Back to a sense of Legion continuity comes when Superboy meets a new Legionnaire, Sun Boy. Sun Boy turns out to be an imposter when he reveals himself by not using the secret Legion handshake. It’s a nice little story for several Silver Age tropes like a criminal that is identical to our hero. The importance comes in the introduction of Sun Boy as a member, firmly placing his joining just after Superboy’s.
The next appearance in continuity for the Legion was in Supergirl’s big reveal to world in Action Comics #285. Brainiac 5 aids her through time. He also professes his love for her. This is important in how it ingrains the Legion in the mainstream DC continuity. That same month, the founders traveled to Superboy’s time in Adventure Comics #293, but instead of aiding the boy of steel, they betrayed him. They were under the mental control of the Brain Globes of Rambat. They defeated the globes by recruiting four “Super-Pets” in Krypto, Comet the Super-Horse, Supergirl’s pet cat Streaky, and Beppo the Super-Monkey. The four animals formed the Legion of Super-Pets. The Super-Pets would be a recurring story element throughout the Silver Age, but by far one of the most ridiculous ones.
Supergirl next saved the Legion from a race of Chameleon Men. They had been sent to destroy the Legion. In Action Comics #287, the switch happened while she was assisting the Legion in destroying a powerful Positive Energy creature. It’s guided by the lingering jealousy of the scientist it used to be. This adventure is odd because it borders on Supergirl breaking the Legion Code against killing. However, since the Positive Man is defined as a “destructive force” and as having “once” been a scientist. She also discovers that it is composed purely of positive ions. This would possibly not make it not truly alive. It’s a useful loophole in the storytelling. It also proves more troubling a decade later. That’s when the Legion would admit its own member composed entirely of energy.
The Legion was very Supergirl-centric in these early adventures, next appearing in Superman #152. They were part of a bizarre scheme to impersonate Superman’s friends with robots. The ploy was just to deliver some souvenir figurines to commemorate Supergirl arriving on Earth. Her next encounter with the Legion was in Action Comics #289. Supergirl encountered the adult version of the Legion in a bizarre scheme Supergirl had to find Superman the perfect wife. Unfortunately, her plan to hook him up with Saturn Woman was unsuccessful. She didn’t factor on this prospective bride already being the wife of Lightning Man. This actually became the first time an adult Legion story foreshadowed events to come in the “current” Legion. Outside of Brainiac 5 and Supergirl, No Legionnaire had previously been shown in any relationship.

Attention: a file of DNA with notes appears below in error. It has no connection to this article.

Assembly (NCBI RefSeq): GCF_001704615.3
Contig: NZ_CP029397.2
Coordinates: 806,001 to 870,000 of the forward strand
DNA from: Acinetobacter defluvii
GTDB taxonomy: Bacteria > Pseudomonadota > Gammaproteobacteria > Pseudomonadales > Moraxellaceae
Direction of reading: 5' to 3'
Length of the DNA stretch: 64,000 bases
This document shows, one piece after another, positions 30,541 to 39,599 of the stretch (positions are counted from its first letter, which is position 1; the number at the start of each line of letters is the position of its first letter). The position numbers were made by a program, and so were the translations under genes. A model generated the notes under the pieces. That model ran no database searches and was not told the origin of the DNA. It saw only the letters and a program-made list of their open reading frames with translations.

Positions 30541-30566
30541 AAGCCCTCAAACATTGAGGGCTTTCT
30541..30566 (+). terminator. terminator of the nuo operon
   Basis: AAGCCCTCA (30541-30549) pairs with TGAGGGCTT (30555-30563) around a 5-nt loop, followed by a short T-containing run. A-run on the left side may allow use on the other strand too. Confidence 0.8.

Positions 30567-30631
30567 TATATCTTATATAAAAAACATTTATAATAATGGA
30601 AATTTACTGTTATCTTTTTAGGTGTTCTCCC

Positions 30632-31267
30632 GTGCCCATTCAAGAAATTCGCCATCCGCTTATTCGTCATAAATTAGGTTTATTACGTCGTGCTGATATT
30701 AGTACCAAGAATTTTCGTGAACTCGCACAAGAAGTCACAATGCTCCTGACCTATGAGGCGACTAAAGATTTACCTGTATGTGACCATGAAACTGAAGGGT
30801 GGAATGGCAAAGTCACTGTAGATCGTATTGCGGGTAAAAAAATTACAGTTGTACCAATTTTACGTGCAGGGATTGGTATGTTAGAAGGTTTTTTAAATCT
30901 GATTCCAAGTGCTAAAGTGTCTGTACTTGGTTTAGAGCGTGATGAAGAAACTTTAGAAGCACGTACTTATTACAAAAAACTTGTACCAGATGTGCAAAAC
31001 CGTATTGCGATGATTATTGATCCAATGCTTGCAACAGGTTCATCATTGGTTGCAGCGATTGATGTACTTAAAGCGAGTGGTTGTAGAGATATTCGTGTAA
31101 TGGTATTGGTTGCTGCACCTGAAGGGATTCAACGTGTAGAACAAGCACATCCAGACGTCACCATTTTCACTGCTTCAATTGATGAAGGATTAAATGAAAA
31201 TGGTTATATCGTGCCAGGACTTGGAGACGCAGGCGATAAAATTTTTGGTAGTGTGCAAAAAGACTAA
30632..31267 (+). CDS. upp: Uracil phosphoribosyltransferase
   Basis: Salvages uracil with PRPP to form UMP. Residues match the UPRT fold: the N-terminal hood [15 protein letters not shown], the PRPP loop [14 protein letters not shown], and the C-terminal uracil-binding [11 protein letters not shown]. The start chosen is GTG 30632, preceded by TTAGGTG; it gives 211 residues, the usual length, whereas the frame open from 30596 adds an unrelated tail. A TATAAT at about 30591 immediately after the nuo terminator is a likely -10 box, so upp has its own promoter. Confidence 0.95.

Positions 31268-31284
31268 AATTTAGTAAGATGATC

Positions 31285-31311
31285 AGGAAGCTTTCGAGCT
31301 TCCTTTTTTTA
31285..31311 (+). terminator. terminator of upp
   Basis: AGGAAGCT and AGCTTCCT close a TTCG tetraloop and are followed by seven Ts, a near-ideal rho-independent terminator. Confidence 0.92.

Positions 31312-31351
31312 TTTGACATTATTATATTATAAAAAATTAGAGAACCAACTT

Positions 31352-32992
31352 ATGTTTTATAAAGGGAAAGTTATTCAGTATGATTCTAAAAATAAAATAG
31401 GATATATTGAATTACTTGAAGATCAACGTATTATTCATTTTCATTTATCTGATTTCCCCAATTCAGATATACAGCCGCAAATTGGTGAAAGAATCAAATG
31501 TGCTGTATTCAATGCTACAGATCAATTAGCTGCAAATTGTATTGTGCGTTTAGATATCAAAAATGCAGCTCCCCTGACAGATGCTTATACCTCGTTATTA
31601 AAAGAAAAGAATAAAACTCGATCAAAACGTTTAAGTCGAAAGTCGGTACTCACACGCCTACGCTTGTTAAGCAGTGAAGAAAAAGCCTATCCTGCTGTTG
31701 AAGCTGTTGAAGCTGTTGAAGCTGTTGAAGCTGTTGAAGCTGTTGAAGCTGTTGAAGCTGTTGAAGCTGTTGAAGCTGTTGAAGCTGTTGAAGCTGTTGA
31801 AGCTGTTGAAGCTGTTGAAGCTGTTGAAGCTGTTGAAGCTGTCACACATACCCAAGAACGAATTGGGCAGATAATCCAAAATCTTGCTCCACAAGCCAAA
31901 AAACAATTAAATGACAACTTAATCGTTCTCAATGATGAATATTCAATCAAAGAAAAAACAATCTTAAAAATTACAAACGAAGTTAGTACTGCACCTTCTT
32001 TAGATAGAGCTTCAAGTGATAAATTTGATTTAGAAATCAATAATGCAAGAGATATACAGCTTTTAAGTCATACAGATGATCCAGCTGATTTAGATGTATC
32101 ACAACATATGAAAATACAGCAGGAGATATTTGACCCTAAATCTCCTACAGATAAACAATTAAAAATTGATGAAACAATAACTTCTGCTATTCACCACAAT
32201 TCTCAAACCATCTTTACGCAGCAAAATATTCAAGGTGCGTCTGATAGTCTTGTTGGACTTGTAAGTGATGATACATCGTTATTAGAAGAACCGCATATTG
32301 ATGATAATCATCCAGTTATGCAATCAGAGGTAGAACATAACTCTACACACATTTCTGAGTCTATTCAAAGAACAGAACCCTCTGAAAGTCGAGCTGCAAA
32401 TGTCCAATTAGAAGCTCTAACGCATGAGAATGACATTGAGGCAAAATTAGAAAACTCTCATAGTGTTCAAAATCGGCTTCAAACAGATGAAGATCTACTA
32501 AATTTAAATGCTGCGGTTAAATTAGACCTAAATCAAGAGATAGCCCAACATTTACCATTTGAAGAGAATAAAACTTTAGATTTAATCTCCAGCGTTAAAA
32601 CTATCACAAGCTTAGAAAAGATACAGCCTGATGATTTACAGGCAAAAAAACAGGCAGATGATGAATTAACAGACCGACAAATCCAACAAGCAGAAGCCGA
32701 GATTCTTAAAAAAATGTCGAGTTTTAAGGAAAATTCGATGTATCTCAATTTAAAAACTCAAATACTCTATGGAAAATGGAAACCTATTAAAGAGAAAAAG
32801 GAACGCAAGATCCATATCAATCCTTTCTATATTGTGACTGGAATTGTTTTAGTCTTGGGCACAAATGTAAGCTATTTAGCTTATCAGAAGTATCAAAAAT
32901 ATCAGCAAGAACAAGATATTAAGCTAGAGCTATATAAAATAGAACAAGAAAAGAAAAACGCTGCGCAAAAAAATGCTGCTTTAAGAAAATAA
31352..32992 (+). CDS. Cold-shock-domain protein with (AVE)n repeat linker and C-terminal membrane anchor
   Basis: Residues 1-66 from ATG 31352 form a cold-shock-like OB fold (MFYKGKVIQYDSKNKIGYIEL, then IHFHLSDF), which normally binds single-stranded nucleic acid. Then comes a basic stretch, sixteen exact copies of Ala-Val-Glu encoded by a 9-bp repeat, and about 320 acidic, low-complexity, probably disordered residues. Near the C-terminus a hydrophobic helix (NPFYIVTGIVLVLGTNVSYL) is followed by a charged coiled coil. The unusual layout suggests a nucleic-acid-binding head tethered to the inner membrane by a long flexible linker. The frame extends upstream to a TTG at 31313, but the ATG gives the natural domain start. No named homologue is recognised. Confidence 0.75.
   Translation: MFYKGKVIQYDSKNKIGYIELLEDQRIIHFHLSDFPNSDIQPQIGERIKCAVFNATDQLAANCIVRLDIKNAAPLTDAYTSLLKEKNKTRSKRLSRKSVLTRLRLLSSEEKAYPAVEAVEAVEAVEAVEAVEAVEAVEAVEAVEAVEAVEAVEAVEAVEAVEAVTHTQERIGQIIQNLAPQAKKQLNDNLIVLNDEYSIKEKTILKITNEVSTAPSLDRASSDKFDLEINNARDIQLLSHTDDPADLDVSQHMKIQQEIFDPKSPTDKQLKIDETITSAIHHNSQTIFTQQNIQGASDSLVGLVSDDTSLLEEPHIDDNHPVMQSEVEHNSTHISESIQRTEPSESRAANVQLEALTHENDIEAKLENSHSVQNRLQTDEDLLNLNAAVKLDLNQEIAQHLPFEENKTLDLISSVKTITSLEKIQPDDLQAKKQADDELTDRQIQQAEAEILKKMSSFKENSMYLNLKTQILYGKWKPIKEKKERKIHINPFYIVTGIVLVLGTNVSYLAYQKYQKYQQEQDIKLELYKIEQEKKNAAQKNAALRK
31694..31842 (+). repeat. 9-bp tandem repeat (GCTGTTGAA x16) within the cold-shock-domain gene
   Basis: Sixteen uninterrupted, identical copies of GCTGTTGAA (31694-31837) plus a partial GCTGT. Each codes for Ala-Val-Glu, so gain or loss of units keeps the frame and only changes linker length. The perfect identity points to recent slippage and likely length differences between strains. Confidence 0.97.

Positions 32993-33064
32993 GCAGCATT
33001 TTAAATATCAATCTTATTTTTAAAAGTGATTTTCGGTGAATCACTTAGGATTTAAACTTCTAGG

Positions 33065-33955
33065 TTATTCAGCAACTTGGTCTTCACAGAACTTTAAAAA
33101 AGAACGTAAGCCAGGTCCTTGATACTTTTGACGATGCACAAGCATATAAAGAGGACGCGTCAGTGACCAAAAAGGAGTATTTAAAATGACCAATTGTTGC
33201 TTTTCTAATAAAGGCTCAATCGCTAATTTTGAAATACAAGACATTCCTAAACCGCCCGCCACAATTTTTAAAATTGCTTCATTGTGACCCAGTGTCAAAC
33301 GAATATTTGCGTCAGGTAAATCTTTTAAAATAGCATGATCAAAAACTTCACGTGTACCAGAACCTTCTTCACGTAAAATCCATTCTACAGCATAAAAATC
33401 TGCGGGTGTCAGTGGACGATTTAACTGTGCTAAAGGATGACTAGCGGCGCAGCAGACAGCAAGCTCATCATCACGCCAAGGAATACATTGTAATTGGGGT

The streak of Supergirl Legion stories ends with Superboy #98, which introduces a new Legionnaire, Ultra Boy. Ultra Boy remains unique, for while he has all of Superboy and Supergirl’s powers, he can only use them one at a time. Ultra Boy traveled back to Superboy’s time as part of his membership test. His goal was to learn Superboy’s secret identity, and in doing so, he joins.
Aside from a side mission in Superman #155 where Lightning Lad and Cosmic Boy disguise themselves as Samson and Hercules to aid Superman and pro wrestler Antonio Rocca, that brings an end to the earliest stories featuring the Legion of Super-Heroes. DC would reward the Legion with their own regular feature in Adventure Comics. This would be a stretch that would run for seven years. This time would debut many of the Legion’s greatest allies and foes. It would also introduce much of the lasting legend of the Legion. This would include a young writer who would go on to become the head of Marvel Comics.
- The Beginning
- Adventure Comics
- Superboy and the Legion of Super-Heroes
- The Legion of Super-Heroes
- Five Years Later
- The Archie Legion
- Teenage Revolution
- Legions of Three Worlds